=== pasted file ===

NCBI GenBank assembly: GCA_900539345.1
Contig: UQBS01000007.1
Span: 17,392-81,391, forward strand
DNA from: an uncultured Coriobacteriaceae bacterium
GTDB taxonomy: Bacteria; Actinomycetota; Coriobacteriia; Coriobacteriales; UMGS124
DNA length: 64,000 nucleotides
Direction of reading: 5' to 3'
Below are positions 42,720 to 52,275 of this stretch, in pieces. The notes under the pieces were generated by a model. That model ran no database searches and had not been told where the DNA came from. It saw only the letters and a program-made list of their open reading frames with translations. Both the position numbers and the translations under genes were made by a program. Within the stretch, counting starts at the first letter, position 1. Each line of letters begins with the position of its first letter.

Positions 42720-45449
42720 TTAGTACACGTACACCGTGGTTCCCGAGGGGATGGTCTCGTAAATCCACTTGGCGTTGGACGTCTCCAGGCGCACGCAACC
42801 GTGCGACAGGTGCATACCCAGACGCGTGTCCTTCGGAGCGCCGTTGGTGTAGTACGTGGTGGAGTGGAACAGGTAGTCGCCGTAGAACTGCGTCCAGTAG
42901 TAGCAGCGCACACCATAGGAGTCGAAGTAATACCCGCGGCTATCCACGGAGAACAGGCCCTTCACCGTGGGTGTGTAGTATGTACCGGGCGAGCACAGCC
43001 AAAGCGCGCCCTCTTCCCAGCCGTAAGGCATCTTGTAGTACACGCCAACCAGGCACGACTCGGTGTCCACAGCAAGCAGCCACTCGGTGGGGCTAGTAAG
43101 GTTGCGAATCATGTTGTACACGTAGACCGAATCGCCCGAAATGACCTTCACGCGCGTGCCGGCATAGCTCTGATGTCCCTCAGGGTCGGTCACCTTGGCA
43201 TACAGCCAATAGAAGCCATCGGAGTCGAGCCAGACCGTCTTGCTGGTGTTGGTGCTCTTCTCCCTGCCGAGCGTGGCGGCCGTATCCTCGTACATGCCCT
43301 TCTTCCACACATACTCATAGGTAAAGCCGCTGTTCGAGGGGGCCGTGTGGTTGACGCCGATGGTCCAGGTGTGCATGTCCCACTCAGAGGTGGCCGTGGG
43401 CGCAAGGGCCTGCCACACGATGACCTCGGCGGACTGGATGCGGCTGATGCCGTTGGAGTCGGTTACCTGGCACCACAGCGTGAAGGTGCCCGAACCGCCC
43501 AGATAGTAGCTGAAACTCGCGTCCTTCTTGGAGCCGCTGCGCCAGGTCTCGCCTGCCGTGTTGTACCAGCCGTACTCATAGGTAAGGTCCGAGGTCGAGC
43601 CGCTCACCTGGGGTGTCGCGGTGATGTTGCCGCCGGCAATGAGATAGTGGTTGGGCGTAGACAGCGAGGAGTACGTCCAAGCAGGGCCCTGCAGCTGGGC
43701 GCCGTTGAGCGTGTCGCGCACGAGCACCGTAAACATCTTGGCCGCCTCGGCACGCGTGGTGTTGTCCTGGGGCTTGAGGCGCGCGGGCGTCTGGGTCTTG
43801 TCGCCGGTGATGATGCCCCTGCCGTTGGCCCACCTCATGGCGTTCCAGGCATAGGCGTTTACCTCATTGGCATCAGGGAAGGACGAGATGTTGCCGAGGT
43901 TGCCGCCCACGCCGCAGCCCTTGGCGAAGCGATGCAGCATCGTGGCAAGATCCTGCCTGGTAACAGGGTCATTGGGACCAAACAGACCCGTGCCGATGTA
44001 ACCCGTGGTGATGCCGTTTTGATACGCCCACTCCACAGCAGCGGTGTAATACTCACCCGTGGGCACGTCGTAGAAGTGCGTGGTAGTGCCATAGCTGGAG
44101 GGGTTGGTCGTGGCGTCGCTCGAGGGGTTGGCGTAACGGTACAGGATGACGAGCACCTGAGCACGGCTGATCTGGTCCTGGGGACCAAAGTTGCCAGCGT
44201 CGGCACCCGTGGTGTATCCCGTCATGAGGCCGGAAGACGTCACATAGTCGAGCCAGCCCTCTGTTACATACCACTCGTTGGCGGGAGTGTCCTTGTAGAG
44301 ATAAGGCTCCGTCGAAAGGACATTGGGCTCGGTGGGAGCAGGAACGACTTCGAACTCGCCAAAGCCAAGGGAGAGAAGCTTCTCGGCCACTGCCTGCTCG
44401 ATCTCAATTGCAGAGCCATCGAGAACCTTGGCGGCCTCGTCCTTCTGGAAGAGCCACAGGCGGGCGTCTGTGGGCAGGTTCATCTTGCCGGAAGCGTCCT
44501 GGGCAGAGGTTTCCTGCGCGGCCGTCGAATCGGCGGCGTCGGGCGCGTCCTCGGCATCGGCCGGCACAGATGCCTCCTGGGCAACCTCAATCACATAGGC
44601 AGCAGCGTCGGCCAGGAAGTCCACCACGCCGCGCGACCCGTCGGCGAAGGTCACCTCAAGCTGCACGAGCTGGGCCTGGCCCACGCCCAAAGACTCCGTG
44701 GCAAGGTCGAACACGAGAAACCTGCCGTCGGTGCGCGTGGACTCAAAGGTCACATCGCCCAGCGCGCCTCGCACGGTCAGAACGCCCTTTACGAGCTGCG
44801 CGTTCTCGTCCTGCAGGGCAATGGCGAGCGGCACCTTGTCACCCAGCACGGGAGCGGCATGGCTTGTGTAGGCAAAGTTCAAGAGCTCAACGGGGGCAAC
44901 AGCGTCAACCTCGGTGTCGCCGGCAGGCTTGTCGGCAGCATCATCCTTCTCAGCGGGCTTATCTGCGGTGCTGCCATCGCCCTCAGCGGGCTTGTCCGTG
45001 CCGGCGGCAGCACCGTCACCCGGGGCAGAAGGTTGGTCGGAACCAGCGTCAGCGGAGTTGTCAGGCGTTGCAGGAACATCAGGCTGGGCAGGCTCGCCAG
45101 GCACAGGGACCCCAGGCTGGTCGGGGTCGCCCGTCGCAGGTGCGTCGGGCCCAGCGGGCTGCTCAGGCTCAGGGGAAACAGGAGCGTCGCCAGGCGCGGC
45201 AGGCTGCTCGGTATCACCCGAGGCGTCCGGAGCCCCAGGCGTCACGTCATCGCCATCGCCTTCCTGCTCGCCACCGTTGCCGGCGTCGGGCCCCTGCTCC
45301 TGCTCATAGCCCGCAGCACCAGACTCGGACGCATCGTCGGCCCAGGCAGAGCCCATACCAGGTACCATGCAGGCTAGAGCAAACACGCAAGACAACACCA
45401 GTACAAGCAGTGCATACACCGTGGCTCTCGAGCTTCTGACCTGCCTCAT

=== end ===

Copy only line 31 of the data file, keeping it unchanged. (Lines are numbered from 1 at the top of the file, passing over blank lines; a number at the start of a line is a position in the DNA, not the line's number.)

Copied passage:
44801 CGTTCTCGTCCTGCAGGGCAATGGCGAGCGGCACCTTGTCACCCAGCACGGGAGCGGCATGGCTTGTGTAGGCAAAGTTCAAGAGCTCAACGGGGGCAAC